Exercise variety increases exercise adherence
Special to the Tribune
Despite the known benefits of exercise, less than 60 percent of adults participate in regular physical activity. The Centers for Disease Control and Prevention (CDC) reports that in the United States, at least 365,000 “preventable” deaths per year, second only to deaths caused by smoking, are the result of poor diet and lack of physical activity. Most people know the health risks of not getting enough exercise, but they don’t want or can’t exercise.
Many resources are out there to find the best exercise programs, but more research is needed to find exercise programs that can increase participation and enjoyment. If you don’t exercise at all, finding an exercise routine that you can stick to is much more important than finding the hardest program or the program promising the fastest results.
In a recent published report, The Effect of Variety on Physical Activity: A Cross-Sectional Study, examined how children, young adults (18-26) and older adults (older than 60) responded to different exercise equipment options.
The study had two groups:
Group A: A high-variety weight training exercise equipment room (10 choices)
Group B: A low-variety weight training exercise equipment room (2choices)
Both groups were properly trained by a personal trainer. The participants were put in a room for 20 minutes that had either many exercise equipment options or just two. The same groups also had access to low-level activities, like puzzles, coloring, reading magazines and Sudoku among others. The researches examined if people had access to more exercise options would they work out more and/or harder?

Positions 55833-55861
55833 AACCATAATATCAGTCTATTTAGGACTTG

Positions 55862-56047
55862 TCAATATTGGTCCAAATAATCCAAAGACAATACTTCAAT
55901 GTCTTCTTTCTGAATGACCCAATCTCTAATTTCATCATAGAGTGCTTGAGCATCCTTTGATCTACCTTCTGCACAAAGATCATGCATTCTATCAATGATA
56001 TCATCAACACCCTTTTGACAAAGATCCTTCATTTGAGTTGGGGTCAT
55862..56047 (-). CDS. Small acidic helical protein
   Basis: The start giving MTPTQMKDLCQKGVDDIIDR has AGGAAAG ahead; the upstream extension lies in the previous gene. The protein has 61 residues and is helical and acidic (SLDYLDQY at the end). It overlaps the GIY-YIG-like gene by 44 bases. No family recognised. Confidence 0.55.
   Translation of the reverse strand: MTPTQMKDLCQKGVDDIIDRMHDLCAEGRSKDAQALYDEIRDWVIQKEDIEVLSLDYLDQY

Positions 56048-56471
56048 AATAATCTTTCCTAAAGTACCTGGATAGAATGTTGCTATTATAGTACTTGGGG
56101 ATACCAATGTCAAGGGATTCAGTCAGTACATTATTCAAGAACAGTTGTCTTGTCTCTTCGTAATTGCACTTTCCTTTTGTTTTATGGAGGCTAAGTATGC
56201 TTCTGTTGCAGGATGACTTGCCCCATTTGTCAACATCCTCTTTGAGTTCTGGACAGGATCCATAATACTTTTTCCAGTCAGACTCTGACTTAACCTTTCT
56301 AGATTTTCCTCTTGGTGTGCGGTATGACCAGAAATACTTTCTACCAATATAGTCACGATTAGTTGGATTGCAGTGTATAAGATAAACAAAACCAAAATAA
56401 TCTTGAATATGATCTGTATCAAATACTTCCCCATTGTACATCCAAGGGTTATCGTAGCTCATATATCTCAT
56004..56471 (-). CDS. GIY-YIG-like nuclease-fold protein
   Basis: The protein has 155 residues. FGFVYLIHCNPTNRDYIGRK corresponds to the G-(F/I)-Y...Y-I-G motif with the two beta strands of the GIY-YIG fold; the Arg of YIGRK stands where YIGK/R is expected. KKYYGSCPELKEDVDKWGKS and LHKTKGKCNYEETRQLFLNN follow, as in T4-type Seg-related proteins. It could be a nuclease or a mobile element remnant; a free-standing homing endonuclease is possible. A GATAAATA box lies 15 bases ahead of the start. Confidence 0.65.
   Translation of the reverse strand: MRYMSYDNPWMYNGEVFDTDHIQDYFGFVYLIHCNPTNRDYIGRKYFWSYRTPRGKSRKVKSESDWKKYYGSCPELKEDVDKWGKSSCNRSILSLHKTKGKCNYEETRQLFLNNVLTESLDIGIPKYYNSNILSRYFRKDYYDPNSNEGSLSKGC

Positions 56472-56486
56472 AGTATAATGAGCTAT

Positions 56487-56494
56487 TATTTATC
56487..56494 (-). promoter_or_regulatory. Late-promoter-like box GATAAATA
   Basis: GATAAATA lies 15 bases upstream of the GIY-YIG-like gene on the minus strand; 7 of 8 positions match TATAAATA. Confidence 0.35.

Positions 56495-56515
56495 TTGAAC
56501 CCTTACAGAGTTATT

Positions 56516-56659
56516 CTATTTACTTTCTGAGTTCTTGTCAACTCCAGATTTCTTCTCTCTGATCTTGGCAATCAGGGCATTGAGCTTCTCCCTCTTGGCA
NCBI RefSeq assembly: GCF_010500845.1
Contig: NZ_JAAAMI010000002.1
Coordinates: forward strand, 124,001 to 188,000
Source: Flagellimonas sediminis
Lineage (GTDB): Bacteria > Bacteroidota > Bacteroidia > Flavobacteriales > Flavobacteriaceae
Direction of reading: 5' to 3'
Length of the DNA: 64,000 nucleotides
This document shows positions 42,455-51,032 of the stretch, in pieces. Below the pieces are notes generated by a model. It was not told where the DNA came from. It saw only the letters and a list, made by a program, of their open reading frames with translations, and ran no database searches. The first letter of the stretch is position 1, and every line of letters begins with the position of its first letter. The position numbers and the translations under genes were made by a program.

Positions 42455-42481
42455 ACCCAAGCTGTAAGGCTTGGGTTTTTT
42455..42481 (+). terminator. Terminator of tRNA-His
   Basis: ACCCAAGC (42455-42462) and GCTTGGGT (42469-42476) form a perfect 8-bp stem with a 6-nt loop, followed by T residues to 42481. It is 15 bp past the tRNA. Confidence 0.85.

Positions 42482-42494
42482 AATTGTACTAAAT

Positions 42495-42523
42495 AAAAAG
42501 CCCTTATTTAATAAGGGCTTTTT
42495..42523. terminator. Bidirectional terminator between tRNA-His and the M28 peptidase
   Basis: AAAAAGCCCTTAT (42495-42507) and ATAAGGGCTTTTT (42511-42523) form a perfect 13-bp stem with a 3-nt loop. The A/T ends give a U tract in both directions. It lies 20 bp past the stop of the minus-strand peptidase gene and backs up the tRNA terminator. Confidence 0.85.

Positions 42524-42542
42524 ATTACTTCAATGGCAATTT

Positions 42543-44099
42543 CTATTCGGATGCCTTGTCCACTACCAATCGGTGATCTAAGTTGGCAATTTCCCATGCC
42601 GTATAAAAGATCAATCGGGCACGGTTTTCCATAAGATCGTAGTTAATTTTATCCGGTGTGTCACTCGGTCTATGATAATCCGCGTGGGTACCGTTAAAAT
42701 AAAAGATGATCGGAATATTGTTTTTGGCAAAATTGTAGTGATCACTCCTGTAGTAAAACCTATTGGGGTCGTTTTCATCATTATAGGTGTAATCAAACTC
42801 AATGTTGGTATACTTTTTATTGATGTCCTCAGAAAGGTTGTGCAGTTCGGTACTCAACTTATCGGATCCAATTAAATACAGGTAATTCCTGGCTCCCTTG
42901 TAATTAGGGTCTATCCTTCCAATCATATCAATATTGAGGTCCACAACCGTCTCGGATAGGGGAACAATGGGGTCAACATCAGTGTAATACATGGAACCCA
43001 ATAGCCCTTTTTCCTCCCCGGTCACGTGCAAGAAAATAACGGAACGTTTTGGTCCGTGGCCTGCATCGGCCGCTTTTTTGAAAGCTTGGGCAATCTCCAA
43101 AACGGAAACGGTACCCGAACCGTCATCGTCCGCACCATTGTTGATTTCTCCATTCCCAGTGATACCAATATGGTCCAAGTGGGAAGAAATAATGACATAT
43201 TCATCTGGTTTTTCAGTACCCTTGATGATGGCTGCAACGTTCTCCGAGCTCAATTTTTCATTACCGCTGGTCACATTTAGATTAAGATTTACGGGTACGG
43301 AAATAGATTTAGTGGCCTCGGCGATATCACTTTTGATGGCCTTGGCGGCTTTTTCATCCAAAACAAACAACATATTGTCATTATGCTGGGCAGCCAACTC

The study found that Group A significantly increased repetitions performed (126 vsersus 88), the amount of time exercising (14 minutes versus 12) and liking (8 versus 7 out of 10) during the high variety condition relative to the low variety condition.
An important finding was that the rate of perceived exertion or how hard each person worked did not change between groups. Although Group A did more exercising than Group B they did not feel like they did. Since more exercise options were enjoyable the subjects put in more effort without realizing.
The researchers also point out another great benefit of adding variety to your exercise program. “When the same activities are performed chronically, there is the risk of injury from overuse and repetitive motion. Conversely, by performing a variety of new activities the body is challenged in new ways”. Not only can adding more exercise options keep you coming back, but it can also help burn more fat and keep you injury free.
Kyler Crouse, BS, CSCS, FMS is a personal trainer and strength coach who trains at Sierra Athletic Club and in the homes of clients in the greater Lake Tahoe area. Crouse specializes in performance enhancement and injury prevention. Please visit http://www.KCstrength.com for more information.
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